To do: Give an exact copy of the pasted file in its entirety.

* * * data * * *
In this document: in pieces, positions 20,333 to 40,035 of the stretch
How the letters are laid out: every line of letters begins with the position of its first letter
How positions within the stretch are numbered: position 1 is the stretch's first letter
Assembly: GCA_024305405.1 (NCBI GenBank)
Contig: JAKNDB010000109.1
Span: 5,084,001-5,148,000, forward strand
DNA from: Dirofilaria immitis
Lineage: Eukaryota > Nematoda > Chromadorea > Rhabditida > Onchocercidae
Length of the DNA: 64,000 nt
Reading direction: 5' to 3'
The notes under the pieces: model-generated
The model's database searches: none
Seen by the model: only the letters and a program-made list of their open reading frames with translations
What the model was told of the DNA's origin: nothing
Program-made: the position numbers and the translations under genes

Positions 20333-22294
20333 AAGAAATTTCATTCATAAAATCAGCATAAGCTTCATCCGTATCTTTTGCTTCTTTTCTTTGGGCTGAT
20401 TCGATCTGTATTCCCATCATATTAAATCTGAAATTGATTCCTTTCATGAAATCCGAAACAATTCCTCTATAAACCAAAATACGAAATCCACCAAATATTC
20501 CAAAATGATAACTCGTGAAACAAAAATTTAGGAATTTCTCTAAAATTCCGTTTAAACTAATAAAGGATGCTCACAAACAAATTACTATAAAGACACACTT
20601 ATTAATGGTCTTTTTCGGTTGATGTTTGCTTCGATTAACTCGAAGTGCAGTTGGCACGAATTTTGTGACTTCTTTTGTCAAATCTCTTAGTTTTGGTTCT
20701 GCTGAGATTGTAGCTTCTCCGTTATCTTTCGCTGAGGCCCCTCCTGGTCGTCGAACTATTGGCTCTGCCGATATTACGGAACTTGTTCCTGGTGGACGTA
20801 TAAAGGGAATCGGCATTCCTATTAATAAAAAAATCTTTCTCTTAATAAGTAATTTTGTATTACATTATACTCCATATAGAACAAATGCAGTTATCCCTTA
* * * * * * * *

In this document: in pieces, positions 20,333 to 40,035 of the stretch
How the letters are laid out: every line of letters begins with the position of its first letter
How positions within the stretch are numbered: position 1 is the stretch's first letter
Assembly: GCA_024305405.1 (NCBI GenBank)
Contig: JAKNDB010000109.1
Span: 5,084,001-5,148,000, forward strand
DNA from: Dirofilaria immitis
Lineage: Eukaryota > Nematoda > Chromadorea > Rhabditida > Onchocercidae
Length of the DNA: 64,000 nt
Reading direction: 5' to 3'
The notes under the pieces: model-generated
The model's database searches: none
Seen by the model: only the letters and a program-made list of their open reading frames with translations
What the model was told of the DNA's origin: nothing
Program-made: the position numbers and the translations under genes

Positions 20333-22294
20333 AAGAAATTTCATTCATAAAATCAGCATAAGCTTCATCCGTATCTTTTGCTTCTTTTCTTTGGGCTGAT
20401 TCGATCTGTATTCCCATCATATTAAATCTGAAATTGATTCCTTTCATGAAATCCGAAACAATTCCTCTATAAACCAAAATACGAAATCCACCAAATATTC
20501 CAAAATGATAACTCGTGAAACAAAAATTTAGGAATTTCTCTAAAATTCCGTTTAAACTAATAAAGGATGCTCACAAACAAATTACTATAAAGACACACTT
20601 ATTAATGGTCTTTTTCGGTTGATGTTTGCTTCGATTAACTCGAAGTGCAGTTGGCACGAATTTTGTGACTTCTTTTGTCAAATCTCTTAGTTTTGGTTCT
20701 GCTGAGATTGTAGCTTCTCCGTTATCTTTCGCTGAGGCCCCTCCTGGTCGTCGAACTATTGGCTCTGCCGATATTACGGAACTTGTTCCTGGTGGACGTA
20801 TAAAGGGAATCGGCATTCCTATTAATAAAAAAATCTTTCTCTTAATAAGTAATTTTGTATTACATTATACTCCATATAGAACAAATGCAGTTATCCCTTA